The land of rolling hills and thatched cottages, the Cotswolds is the classic English countryside we imagine from flowery storybook descriptions and idyllic romance films like The Holiday. Its rural landscape was officially declared an Area of Outstanding Natural Beauty, and it’s no wonder with its cobblestone medieval villages and fields blanketed by honey-coloured crops. Stay in a traditional Cotswolds cottage and spend the weekend explore the surrounding walking trails, traditional 17th-century boozers and royal real estate.
There is always a story behind your favourite spirit. This tour will lead through the 2500-litre copper pots and oak casks of Cotswolds’ first full-scale distillery, where you’ll be enlightened on their methods of making single-malt whiskey and award-winning dry gin. Following the journey from field to bottle will no doubt mean you work up a thirst for the final product. An expert will lead you through tasting different samples of spirits and explain why each have their own distinct taste. If one particularly takes your fancy, you can pick it up in the gift shop.
Woolacombe is no stranger to the top spot on Best Beach of Britain polls. Set in the mouth of a valley on the coast of North Devon, its crescent-shaped shores are the star of the show, backed by creeping plant life that merges the surrounding countryside with undulating sand dunes. The sugar-fine sands and rolling waves are regularly dotted with sun-seekers looking to surf, swim or sunbathe, while further inland you’ll find a charming traditional inn and 100-year-old café. To spend the weekend waking up to restorative sea views, book this beautifully restored Georgian townhouse.
If you’ve ever had dreams of riding waves in the style of Point Break’s Bodhi, then this might be a good place to start. All you need to do is show up in your swimwear (don’t worry, wetsuits are provided) and the friendly instructor will talk you through the safety rules and lay the foundations with an on-shore practice before you plunge into the waters. Learn to navigate the waves with an abundance of tips from your instructor and channel surfer dude swagger that will have you standing up by its end.
Named after the ancient practice of lighting signal fires to warn of incoming invaders, the Brecon Beacons are strewn with the relics of bygone eras. The outskirts are full of converted barns and snug studios that make it easy to explore waterfall country, where clandestine neolithic tombs, menhirs (standing stones from the Bronze Age) and Iron Age Celtic hill forts puncture the grassy mountain range. Its highest point lies at the summit of Pen y Fan where you are treated to 360-degree views of the flourishing green landscape.
Be sure to seize this chance to explore the spellbinding wilderness of waterfall country. Setting off from the corner of Brecon Beacons National Park, your guide will lead you through steep valleys, past craggy cliff edges and down stony paths canopied by tangled thickets. Along the trail are four waterfalls that flow from mossy rocks and collect in pools where (weather permitting) you can take a dip. At the pinnacle sits the Sgwd yr Eira (fall of the snow) waterfall, its curtain of water cascading far enough from the rock face for you to walk underneath.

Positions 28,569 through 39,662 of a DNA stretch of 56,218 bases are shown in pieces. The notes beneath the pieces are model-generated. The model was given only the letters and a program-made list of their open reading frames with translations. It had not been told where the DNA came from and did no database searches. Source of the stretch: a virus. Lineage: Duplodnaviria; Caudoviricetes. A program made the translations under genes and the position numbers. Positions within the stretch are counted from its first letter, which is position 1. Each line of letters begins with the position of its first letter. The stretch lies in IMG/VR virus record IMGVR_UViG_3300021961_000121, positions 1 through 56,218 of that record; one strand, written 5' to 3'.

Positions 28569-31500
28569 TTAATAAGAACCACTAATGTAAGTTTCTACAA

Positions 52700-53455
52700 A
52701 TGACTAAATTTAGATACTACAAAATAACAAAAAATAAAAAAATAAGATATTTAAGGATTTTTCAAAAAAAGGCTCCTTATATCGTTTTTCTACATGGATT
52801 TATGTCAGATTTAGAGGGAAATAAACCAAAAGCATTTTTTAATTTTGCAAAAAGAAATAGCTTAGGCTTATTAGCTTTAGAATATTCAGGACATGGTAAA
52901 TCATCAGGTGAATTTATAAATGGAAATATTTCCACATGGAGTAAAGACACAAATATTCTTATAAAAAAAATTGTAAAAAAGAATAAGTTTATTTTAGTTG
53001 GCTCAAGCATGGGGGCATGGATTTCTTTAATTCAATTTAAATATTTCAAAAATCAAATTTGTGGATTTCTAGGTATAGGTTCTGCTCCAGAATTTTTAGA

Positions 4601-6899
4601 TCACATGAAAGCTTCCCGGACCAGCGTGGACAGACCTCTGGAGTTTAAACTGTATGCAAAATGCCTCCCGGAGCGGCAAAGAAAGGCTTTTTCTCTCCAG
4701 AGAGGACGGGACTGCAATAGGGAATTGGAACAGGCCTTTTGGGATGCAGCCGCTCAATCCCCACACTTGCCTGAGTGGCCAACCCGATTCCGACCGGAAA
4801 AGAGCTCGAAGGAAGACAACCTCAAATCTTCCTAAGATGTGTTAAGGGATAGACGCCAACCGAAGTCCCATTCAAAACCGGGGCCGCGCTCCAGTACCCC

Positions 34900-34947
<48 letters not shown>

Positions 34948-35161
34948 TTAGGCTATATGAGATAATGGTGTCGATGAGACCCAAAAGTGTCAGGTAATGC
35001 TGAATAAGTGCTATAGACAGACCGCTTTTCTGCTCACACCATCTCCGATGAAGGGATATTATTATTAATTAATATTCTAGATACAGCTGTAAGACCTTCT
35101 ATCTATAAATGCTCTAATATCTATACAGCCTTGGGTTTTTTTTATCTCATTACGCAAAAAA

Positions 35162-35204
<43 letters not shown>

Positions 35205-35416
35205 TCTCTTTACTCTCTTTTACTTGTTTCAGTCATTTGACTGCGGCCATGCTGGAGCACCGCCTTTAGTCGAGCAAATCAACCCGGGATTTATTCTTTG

Yorkshire is a charming and historic northern county with storied roots that stretch back to a Roman and Viking heritage. Medieval ruins and stone monuments paint a picture of the area’s ancient beginnings while throughout the towns and villages you’ll find Gothic cathedrals, 12th-century abbeys and Victorian churches that fill in the gaps on the timeline. Base yourself near the city of York – such as at this renovated farm building – for the perfect balance of countryside and culture. Now, affectionately referred to as ‘God’s Own County’, Yorkshire offers a wealth of stunning countryside, fascinating museums and unmissable signature puddings for you to enjoy.
Digging into York’s rich and bloodthirsty past, this walking tour takes you back nearly 2000 years to discover the history of the city and its ancient walls. As you admire the Gothic spires and rebrick pubs, your guide will stop at pivotal parts of the turreted facade, chronicling the events surrounding each section. You will be introduced to the ivy-sprouting stonework of Multangular tower, spooked by the ghostly tales of Treasurers House and intrigued by the dark history of Shambles Street.
Fit for fairytales, the vast Lake District with its glacial bodies of water, storybook woodland and cobblestone market towns have enticed many travellers. The enchanting setting was the home of many prestigious writers, with the likes of William Wordsworth and Beatrix Potter drawing inspiration from its rugged fells and ribbon lakes. A trip to the mountainous region promises traditional rustic fare, native fell ponies and plenty of watery landscapes. All the better enjoyed from the cosy confines of an atmospheric and remote log cabin.
You can check ‘climbing to the summit of Britain’s highest mountain’ off your bucket list when you embark on this day-long trek. Led by a friendly and qualified mountain guide, this walk is tailored to the adventurous. While you traverse rocky terrain and admire the looming fells rising from the earth like subterranean Goliaths, your leader will take you up the Corridor Route and offer helpful pointers along the way. At Scafell Pike’s summit is the chance to marvel at dramatic and far-reaching views of the before you descend one more. Be sure to come prepared with suitable walking gear to suit the nine-mile distance.